What is Lupus?
Lupus is one of autoimmune diseases that can affect anyone. This autoimmune disease is an abnormal condition of immune system in which body attacks its own tissues. One of most common signs of the lupus is rashes in face that looks like butterfly wings. However this symptom may not be present in all patients with lupus.
Lupus mostly affects the females of childbearing age. It also affects the men, the children and the teenagers and is usually developed between ages of 15 to 45 years.
Types of Lupus:
1.The Systemic Lupus Erythematosus (SLE):
2. The Discoid Lupus Erythematosus (DLE):
3. The Subacute Cutaneous Lupus Erythematosus:
4. The Drug-induced Lupus Erythematosus (DIL):
5. The Neonatal Lupus:
1. Systemic Lupus Erythematosus (SLE):
SLE is common form of the lupus. About 70% of the patients are diagnosed with this type of lupus. A patient with the SLE may experience the mild to moderate symptoms. SLE mostly affects individuals between 15 to 45 years.
2. Discoid Lupus Erythematosus (DLE):
DLE is the chronic skin condition. A patient diagnosed with the DLE may have the red, raised rash on face, scalp or any other parts of body.
3. Subacute Cutaneous Lupus Erythematosus:
Subacute cutaneous lupus erythematosus are lesions on skin that appear when exposed to sun.
4. Drug-induced Lupus Erythematosus (DIL):
DIL is caused due to usage of the certain medications, such as the hydralazine, the isoniazid, and the Procainamide. These drugs causes rash, fever and hair loss, these symptoms disappear once if the drug is discontinued.
5. Neonatal Lupus:
Neonatal lupus is the condition that occurs when auto-antibodies present in the pregnant woman are passed to baby. It is the temporary condition in the newborns and symptoms disappears within few months.
What Causes Lupus?
The exact cause of the lupus remains unknown. However, the lupus occurs when immune system damages its healthy tissues.
With lupus immune system malfunctions and losses its ability to differentiate between antigens (The foreign substance) and healthy tissues. This contributes to formation of excess antibodies that attacks body’s healthy cells and causes pain, damage and the inflammation of different parts of body.
These antibodies are known as the auto-antibodies, and most common auto-antibody with lupus is the antinuclear antibody (ANA).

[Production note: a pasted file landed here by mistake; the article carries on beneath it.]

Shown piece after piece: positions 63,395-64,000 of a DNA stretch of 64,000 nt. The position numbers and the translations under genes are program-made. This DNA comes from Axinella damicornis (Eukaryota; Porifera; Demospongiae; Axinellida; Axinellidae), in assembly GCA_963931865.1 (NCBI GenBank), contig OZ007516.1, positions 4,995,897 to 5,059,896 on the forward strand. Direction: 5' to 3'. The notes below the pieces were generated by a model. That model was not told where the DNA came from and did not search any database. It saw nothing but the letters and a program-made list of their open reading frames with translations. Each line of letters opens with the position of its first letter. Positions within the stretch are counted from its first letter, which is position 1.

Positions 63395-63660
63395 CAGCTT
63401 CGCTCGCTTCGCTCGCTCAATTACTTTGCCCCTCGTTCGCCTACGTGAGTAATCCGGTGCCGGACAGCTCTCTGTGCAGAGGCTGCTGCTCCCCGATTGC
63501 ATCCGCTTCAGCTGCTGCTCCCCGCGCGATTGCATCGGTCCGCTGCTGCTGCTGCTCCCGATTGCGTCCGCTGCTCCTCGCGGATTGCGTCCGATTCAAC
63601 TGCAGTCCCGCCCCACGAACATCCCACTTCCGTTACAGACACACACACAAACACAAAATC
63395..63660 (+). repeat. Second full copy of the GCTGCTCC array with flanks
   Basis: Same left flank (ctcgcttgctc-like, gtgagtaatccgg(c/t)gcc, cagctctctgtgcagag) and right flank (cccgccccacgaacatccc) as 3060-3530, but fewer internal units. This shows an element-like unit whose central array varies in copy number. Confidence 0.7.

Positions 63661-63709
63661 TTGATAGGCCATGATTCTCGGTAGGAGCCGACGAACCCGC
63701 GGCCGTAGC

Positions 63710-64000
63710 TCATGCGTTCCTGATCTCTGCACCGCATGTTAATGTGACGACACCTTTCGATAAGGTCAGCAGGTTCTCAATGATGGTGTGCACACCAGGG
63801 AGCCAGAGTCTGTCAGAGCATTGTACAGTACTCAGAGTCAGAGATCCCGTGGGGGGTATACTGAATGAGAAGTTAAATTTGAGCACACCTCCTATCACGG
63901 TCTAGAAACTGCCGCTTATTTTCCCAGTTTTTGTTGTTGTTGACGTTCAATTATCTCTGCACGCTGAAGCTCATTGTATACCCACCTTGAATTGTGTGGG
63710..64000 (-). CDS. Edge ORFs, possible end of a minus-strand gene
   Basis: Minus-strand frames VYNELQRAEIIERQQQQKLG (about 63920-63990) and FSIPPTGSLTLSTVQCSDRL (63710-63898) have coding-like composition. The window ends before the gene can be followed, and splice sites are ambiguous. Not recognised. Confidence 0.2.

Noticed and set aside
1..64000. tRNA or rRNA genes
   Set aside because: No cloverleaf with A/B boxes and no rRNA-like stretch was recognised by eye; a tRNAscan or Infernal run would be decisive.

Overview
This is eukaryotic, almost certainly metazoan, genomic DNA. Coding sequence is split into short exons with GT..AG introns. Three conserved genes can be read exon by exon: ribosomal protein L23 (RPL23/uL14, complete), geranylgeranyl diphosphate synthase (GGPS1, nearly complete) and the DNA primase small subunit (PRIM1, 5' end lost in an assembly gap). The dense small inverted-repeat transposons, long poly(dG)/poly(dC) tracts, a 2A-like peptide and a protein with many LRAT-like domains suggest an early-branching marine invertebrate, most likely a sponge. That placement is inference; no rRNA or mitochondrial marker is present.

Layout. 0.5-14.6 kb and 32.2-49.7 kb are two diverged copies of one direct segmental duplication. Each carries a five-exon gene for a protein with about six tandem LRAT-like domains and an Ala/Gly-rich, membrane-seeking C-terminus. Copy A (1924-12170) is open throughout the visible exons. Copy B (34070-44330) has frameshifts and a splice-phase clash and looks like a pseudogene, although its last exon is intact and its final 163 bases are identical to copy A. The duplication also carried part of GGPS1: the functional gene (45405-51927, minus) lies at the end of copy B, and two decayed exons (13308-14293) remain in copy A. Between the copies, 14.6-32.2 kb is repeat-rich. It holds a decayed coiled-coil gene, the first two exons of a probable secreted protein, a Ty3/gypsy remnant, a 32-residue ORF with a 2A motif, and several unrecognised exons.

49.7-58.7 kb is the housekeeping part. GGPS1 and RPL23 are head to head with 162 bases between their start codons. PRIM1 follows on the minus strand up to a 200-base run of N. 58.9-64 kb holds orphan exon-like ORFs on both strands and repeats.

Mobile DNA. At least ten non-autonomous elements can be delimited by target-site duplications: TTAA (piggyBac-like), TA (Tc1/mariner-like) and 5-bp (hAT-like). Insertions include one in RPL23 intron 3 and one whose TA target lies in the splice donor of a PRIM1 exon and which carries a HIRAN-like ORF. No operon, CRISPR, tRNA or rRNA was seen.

Symptoms of Lupus:
The symptoms of the lupus can develop anytime between ages of 15 to 30 years. Patients with the lupus may have flare-ups of symptoms along with the period of remission. The symptoms of the lupus usually depend on region where it is affected. The most common symptoms of lupus may include:
- The Skin rash on the face or any other parts of the body
- The Intense fatigue
- The Fever
- The Hair loss
- The Severe joint pain, stiffness and joint swelling
- The Weight loss
- The Worsening of skin lesions when exposed to sunlight
- The Shortness of breath
- The Dry eyes
- The Headache
- The Dizziness
- The Anemia
- The Confusion
- The Dry mouth
- The Memory loss
- The Nose, mouth or throat sores
- The Poor circulation in fingers and toes
Risk Factors for Lupus:
Factors that increase risk of Lupus include:
Lupus can develop at any part of age, but individuals between 15 to 45 years are at increased risk of developing the lupus.
The Females are at greater risk of lupus than the males. Both males and females produce the estrogen ,the hormone responsible for development and regulation of the reproductive system, but production of this hormone is greater in the females.
Estrogen is known as an immune-enhancing hormone and its production increase during menstrual cycle and pregnancy due to this reason women are at higher risk of the lupus.
Individuals having the family history of lupus are at increased risk. The genes that help immune system to recognize and respond to foreign organisms get changed in patient with lupus.
Africans, the Asians, the Hispanics, the Native Americans are at increased risk of developing lupus.